Republican gubernatorial nominee Asa Hutchinson said Tuesday night that he'll give Pulaski County $1,750 for improperly claiming homestead tax credits there, even though the statute of limitations has expired.
The move came hours after Democratic gubernatorial nominee Mike Ross of Little Rock and state Democratic Party Chairman Vince Insalaco of North Little Rock called on him to make the payment.
The former 3rd District congressman said he wants to pay $350 for the tax credit he improperly received in 2008, plus $1,400 in penalties and wasn't bowing to Democratic pressure.
"We want to put closure to this," he said.
Hutchinson of Rogers had simultaneously claimed the tax credit in both Pulaski and Benton counties for tax years 2008-11.
Arkansas limits homeowners to one homestead tax credit per year. Under state law, people claiming two homestead tax credits must return the money and pay a fine equal to the amount of the credit unlawfully claimed. But state law bars penalties from being imposed on unlawfully claimed credit after the expiration of three years from the date the credit was claimed.
Hutchinson told the Pulaski County assessor's office nearly two years ago that he'd improperly claimed two homestead tax credits and offered to repay the $1,400, according to Joe D. Thompson, chief assessment administrator.
But Thompson said he told Hutchinson the county could accept only $1,050 because the statute of limitations had expired on the improper 2008 tax credit.
Arkansas Code Annotated 26-26-1119 also says the county "shall extend a penalty of one hundred percent of the amount of the unlawfully claimed homestead property tax credit."
But Thompson said he didn't penalize Hutchinson in 2012 because he didn't believe Hutchinson had intentionally broken the law.
This week, after the Arkansas Democrat-Gazette wrote about the improper tax credits, Thompson said he had erred and should have levied a $1,050 penalty against Hutchinson in 2012. But Thompson told the paper the mistake couldn't be fixed because the statute of limitations had expired on all of Hutchinson's improper tax credits.
After reading Thompson's comments, Hutchinson said Tuesday that he decided to repay the 2008 tax credit and to donate an additional $1,400 -- the equivalent of $350 per year in penalties.
Hutchinson said he's "going the extra mile" to make sure there aren't any lingering questions about how much he should have paid back to Pulaski County for the tax credits and penalty.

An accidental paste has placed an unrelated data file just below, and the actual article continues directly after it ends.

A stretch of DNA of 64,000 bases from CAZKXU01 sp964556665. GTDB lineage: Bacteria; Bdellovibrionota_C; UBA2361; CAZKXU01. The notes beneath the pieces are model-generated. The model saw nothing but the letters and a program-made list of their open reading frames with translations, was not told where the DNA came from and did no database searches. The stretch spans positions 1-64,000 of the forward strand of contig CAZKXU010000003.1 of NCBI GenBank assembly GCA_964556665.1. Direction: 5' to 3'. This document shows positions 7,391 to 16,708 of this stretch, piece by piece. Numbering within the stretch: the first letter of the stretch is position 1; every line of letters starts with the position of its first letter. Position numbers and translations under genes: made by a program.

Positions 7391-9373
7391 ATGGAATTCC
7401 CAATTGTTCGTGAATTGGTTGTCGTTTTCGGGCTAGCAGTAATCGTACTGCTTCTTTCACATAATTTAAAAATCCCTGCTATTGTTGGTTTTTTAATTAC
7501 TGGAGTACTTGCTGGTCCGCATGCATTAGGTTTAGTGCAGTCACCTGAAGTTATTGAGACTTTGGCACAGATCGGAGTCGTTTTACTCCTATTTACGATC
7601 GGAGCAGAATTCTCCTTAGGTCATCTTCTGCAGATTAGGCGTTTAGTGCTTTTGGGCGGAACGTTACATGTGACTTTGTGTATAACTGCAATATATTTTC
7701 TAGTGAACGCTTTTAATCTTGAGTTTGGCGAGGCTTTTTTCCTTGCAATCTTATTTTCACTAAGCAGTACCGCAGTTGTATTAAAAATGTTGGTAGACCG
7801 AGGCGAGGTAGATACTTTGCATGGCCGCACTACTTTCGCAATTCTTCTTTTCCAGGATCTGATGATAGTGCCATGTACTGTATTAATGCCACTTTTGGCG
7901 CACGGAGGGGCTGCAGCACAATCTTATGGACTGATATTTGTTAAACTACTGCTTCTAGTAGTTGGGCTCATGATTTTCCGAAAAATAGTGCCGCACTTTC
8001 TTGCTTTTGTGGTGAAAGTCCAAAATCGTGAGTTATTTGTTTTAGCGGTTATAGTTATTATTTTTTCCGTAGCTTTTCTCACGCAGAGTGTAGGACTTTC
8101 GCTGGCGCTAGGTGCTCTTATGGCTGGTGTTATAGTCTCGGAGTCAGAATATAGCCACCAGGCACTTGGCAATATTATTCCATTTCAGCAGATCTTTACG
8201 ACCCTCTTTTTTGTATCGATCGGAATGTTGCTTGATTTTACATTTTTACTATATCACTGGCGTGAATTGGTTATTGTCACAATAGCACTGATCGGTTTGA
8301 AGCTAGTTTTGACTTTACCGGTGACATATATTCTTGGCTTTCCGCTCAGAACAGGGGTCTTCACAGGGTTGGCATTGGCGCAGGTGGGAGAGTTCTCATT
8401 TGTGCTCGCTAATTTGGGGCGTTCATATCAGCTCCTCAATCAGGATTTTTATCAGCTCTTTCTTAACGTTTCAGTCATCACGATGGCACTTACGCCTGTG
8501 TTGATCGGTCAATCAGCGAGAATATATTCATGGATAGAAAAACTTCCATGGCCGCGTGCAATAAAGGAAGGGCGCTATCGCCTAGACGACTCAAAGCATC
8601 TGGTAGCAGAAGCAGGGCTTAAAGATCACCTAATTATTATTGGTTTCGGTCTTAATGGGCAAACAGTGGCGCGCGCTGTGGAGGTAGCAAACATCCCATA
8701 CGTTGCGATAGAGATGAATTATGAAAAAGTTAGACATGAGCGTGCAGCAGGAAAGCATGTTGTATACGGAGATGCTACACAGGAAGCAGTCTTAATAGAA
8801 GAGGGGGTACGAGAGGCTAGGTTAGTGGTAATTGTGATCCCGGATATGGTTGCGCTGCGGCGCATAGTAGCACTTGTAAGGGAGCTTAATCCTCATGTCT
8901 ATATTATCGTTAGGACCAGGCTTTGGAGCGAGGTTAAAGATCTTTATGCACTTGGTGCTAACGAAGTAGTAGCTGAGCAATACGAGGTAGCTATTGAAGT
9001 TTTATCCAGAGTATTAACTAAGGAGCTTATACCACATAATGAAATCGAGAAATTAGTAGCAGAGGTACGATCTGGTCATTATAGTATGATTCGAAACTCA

"I tried to do the right thing in 2012 and I am trying to do the same thing [Tuesday]," Hutchinson said in an interview with the Democrat-Gazette.
Hutchinson said he tried to pay the $1,750 check to Pulaski County on Tuesday, but county officials have to check with the comptroller on how to accept his $1,750 check and "hopefully they will take it as a donation to the county."
Hutchinson said in a letter dated Tuesday to the Pulaski County Tax Collections Division that on the basis of "media reports, it seems that there is an issue as to whether the penalty should have been assessed.
"Since this was my error I wanted to pay the county for 2008 and to pay any amount that could have been assessed as a penalty," he wrote.
Hutchinson said in his letter that he discovered in October 2012 that he had received a homestead credit for which he was not entitled. "It was definitely a mistake and an error on my part," he wrote, adding he reported the error to the Pulaski County assessor's office on Oct. 11, 2012, and was told he should pay $1,500 for tax years 2009, 2010 and 2011 and "this was paid."
Hutchinson initially said Friday that he "never claimed" the credit in Pulaski County. After being faxed a copy of a Pulaski County homestead credit application dated March 2, 2007, and signed by him, he said he was surprised to learn that he applied for the credit.
Ross spokesman Brad Howard said Tuesday that Hutchinson "owes it to every law-abiding and hard working Arkansan to play by the same set of rules as everyone else.
"He illegally applied for and received two homestead tax credits, only paid back some of them weeks before announcing for governor, and didn't pay any of the required penalties. His fraudulent actions took place soon after moving to Arkansas from the Washington area, where he was a highly paid lobbyist and registered Virginia voter. Maybe that's how lobbyists do things in Washington, DC, but we expect more integrity from someone running for governor of our state," Howard said in a written statement.
"Mike Ross believes candidates for elective office who are asking for the public's trust should be held to a higher standard," Howard said. Ross is a former 4th District congressman.
Insalaco, the Democratic Party chairman, had also been sharply critical. "Congressman Hutchinson cheated on his taxes when he wrongfully took a homestead tax credit on both of his homes," he said in a news release issued Tuesday.
"Congressman Hutchinson doesn't deserve special treatment, and as a candidate for Governor of Arkansas, he should be held to the highest ethical standards," Insalaco said. Thompson has said that the Pulaski County assessor's office treated Hutchinson like it does other property owners and had only penalized a handful of property owners for improperly claimed tax credits over the past several years.
Hutchinson said Insalaco and Ross' statements "crossed every line of fairness" and had no impact "other than they made my blood boil a little bit."
Along with Green Party candidate Joshua Drake of Hot Springs and Libertarian candidate Frank Gilbert of Tull, Hutchinson and Ross are jousting to succeed term-limited Democratic Gov. Mike Beebe in the Nov. 4 general election.
A section on 07/30/2014